Trying to understand the long term effects of such sweeping changes, would be difficult if not impossible. Why make so many changes? And why make the changes into Federal law?

Bob Carmichael
http://directvote.blogspot.com/

12:32 PM  
Blogger meldonna said...

Robert,

Thanks for taking the time to comment; I'd like to respectfully address some of your concerns.

I notice that you seem especially focused on the concepts of National Iniative and internet voting. I too find these ideas intriguing, but I also find many other aspects of Senator Gravel's platform and political history not only equally admirable, but actually inspiring. His stalwart environmental record, as well as his gutsy stand re: the Pentagon Papers are but two of the reasons I think the man would make an excellent, if somewhat unlikely, leader of our country.

I'm not surprised by the flap about his supposed anti-Semitism, a label misused many times these days, especially against those of us who some find less than adequately pro-Israel. Oddly enough, in Israel itself, there are many who oppose their own government's actions, as you would expect in any healthy democracy. Bring that up in a discussion in this country and you are likely to be instructed on the concept of "self-hatred", something I find disgustingly condecending in this context. Senator Gravel is clearly an underdog candidate, and I highly doubt that "anti-Semite" will be the last slur hurled by those who for whatever reason prefer the status quo to a new direction for a country sadly and self-distructingly off-course.

I also find Senator Gravel to be decidedly non-partisan, especially in view of Section 6, to wit: removing money from the federal legislative process. This would effectively eliminate the current K Street perversion of Congress, and give the elected representives incentive to represent the *people* of the United States, not the corporate entities and PACs favored by the right, nor unions and PACs favored by the left. In other words, incentive to do the job that the people hired them to do. At the risk of sounding like a starry-eyed later-day hippy, who still believes in the concepts of liberty and justice for all, I myself cannot describe a system completely awash in monetary slush and corporate cronyism, where only them that has, gets, as working.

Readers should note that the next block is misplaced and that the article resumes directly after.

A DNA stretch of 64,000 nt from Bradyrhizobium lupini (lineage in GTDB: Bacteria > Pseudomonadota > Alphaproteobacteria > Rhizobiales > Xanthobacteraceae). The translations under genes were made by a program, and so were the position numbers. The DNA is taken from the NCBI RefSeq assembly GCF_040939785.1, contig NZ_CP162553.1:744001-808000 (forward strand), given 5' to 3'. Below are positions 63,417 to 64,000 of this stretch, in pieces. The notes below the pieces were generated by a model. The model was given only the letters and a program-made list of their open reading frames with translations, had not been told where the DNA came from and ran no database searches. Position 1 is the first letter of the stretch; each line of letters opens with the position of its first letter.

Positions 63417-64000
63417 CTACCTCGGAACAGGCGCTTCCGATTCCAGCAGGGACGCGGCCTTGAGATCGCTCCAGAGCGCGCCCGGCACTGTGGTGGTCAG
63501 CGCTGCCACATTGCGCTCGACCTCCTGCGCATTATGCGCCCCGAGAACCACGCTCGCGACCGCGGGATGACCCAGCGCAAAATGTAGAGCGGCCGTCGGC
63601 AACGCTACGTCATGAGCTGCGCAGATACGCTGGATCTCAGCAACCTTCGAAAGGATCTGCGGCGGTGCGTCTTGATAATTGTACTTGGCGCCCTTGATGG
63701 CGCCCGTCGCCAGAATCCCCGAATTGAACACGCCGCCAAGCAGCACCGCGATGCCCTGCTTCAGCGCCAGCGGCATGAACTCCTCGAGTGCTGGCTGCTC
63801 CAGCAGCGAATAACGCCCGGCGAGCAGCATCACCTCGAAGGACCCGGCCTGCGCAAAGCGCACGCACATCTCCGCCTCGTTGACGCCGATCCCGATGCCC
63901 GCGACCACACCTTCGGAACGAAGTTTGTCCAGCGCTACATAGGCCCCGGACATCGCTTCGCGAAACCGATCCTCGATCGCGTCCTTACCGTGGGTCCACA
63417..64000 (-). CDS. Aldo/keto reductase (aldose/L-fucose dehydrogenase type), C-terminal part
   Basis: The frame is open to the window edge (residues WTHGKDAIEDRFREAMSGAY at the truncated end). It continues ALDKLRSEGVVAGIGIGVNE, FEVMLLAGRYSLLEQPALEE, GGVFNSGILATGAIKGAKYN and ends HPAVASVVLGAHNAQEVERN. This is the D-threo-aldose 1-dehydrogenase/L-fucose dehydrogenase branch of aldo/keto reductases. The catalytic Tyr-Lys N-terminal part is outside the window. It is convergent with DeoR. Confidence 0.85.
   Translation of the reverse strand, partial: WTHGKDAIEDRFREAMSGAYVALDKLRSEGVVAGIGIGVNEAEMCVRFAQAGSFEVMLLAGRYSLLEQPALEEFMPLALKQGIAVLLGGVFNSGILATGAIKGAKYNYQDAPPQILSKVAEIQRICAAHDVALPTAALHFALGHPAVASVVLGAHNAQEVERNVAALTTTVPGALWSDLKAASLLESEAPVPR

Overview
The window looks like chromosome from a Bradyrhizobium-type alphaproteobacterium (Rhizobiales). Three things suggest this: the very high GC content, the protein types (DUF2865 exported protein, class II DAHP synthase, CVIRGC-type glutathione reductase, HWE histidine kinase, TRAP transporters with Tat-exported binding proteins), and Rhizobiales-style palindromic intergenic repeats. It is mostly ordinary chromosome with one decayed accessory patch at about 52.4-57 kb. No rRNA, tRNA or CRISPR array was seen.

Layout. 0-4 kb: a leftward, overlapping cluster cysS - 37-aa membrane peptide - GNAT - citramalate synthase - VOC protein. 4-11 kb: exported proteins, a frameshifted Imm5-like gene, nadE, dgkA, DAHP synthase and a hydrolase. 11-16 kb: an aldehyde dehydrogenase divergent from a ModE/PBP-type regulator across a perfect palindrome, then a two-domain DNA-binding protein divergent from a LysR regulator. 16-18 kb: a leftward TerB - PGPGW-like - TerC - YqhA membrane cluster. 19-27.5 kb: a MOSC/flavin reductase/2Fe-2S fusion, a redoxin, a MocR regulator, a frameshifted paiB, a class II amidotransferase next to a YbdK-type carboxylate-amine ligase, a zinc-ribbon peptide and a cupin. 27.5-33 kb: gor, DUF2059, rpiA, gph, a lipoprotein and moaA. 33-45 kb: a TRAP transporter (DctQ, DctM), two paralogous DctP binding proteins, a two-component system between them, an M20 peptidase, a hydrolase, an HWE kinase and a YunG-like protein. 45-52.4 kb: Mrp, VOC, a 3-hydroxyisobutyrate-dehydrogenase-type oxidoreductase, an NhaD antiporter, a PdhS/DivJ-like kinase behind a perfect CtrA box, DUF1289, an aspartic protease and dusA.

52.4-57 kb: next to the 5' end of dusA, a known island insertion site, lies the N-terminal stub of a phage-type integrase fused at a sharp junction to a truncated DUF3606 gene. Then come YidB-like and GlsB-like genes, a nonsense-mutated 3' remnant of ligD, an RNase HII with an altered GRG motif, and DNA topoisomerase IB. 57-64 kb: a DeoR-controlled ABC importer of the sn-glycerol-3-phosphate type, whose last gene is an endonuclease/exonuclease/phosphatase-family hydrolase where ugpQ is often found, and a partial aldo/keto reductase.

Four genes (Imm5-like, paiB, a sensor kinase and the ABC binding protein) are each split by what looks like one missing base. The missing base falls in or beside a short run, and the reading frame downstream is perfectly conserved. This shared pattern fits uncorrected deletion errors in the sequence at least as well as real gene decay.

Indeed, that is the attraction of the National Iniative -- the Constitutional imperitive of government of, by, and for the People. That California's iniative process may be outdated and in need of reform is a problem of California's responsibliity, not a reason to throw this baby out with the bathwater. If we need prototypes of ballot iniatives, we might do better to look at examples of such across the nation, in many locales. By and large, this is a system that I believe does work. I would say that sweeping changes are indeed in order, in light of those made by the predominately Republican Congress and Administration in such a few short years. Perhaps I am somewhat starry-eyed, but I'll take "we have nothing to fear but fear itself" over "staying the present course" any day.

We need progressive change, and balance brought back to this country so dear to me. That's why I like Mike.

With warm regards,
*mel

5:00 PM  
Blogger enigma4ever said...

great post and great response....you said it like it needed to be said....thank you

1:57 AM